*This photo is taken and used by the permission of Ms.Ann Christine Eek from the University Musuem of Cultural Heritage, Oslo. I would like to express my appreciation for her gracious email and permission to use this photograph. I would also like to express my gratitude to Mr. Per B. Rekdal, the Department Head of the Musuem, for his kindness in making this possible.

**This photo is taken and used by the permission of Mr. Steve Ball, the Project Coordinator of the Cambridge Mpingo Project. I would like express my great appreciation for his generous and gracious assistance in the research process.

***Finally, thank you to the staff at Fauna Flora International and the SoundWood Project in San Fransico, for their willingness to help me in my research.


  1. Edward Miller, "Ebony on the Edge; Booming wood-carving industry has nearly wiped out prized tree in Kenya," San Francisco Chronicle Online [home page on-line]; available from http://www.sfgate.com/cgi-bin/article.cgi?file=/chronicle/archive/2000/09/18/MN13919.DTL; Internet; accessed February 2001.
  2. African Blackwood Conservation Project Online [home page on-line]; available from http://www.blackwoodconservation.org; Internet; accessed January 2001.
  3. Anthony B. Cunningham, "Ecological footprint of the wooden rhino: depletion of hardwoods for the carving trade in Kenya," People and Plants Online [home page on-line]; available from http://www.rbgkew.org.uk/peopleplants/regions/kenya/hardwood.htm; Internet; accessed January 2001.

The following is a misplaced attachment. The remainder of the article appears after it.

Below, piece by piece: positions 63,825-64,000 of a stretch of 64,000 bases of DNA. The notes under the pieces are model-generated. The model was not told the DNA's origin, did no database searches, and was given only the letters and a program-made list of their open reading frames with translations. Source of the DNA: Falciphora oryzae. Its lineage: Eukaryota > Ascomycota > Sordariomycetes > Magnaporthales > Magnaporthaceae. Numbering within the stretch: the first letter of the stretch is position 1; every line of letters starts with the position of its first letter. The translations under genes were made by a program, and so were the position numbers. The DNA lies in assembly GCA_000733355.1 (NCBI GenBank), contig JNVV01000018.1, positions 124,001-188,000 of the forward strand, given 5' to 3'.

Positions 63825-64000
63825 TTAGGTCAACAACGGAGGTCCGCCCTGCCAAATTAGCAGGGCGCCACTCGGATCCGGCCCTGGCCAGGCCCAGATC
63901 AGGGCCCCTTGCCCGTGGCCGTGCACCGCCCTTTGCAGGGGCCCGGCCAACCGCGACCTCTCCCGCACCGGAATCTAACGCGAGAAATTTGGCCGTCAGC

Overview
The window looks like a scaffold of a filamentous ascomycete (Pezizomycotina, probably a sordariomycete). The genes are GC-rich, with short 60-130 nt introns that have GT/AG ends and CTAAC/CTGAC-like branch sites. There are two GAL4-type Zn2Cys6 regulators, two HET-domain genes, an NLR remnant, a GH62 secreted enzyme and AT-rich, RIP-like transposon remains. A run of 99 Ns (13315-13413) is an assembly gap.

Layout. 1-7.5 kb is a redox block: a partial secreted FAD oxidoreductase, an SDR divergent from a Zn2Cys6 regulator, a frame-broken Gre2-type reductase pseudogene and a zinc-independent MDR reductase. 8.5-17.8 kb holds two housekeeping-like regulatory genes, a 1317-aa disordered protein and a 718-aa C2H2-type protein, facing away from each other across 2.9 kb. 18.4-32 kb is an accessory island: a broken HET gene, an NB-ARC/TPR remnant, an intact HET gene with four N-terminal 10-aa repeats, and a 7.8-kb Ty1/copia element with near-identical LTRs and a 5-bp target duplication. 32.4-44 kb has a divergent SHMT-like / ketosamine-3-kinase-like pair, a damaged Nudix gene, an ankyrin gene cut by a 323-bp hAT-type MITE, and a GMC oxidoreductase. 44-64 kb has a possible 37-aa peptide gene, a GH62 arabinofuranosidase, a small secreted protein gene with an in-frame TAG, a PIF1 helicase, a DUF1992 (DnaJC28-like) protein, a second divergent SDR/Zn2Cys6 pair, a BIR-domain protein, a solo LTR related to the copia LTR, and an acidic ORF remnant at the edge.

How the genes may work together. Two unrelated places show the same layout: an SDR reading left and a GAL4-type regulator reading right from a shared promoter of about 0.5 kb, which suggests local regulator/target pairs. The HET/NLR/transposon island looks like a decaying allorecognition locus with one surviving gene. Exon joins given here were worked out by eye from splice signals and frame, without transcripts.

4. Diego Masera, "Carving out a future; how to sustain Kenyan wood carving," Micro Enterprises Support Programme, European Union; available from europa.eu.int/comm/development/publicat/courier/courier_182/en/en_042_ni.pdf; Internet; accessed March 2001.
  5. Cambridge Mpingo Project Online [home page on-line]; available from http://www.sbcomp.demon.co.uk/; Internet; accessed March 2001.
  6. African Blackwood Conservation Project Online.
  7. Edward Miller, San Francisco Chronicle Online; African Blackwood Conservation Project Online.
  8. African Blackwood Conservation Project Online.
  9. Anthony B. Cunningham, People and Plants Online.
  10. Dominic Walubengo, "Turning Kenya's Forests Around," The Nation; available from http://allafrica.com/stories/200104040484.html; Internet; accessed March 2001; Edward Miller; African Blackwood Conservation Project Online.
  11. African Blackwood Conservation Project Online.
  12. Edward Miller, San Francisco Chronicle Online.
  13. African Blackwood Conservation Project Online.
  14. Diego Masera; Anthony B. Cunningham, People and Plants Online; Edward Miller, San Francisco Chronicle Online.
  15. Edward Miller; African Blackwood Conservation Project Online.
  16. "Musical Instrument Materials and Endangered Species"; Internet; available from http://www.argonet.co.uk/artlute/mats.html; accessed February 2001.
  17. African Blackwood Conservation Project Online.
  18. Cambridge Mpingo Project Online.
  19. Anthony B. Cunningham, People and Plants Online.
  20. Ibid.
  21. "Musical Instrument Materials and Endangered Species."
  22. Scientific American, "Unsound Reasoning; Are wind musicians loving tropical woods to death?" Scientific American Online [home page on-line]; available from http://www.scientificamerican.com/1998/0398issue/0398scicit3.html; Internet; accessed April 2001.
  23. African Blackwood Conservation Project Online.

Last Updated May 2001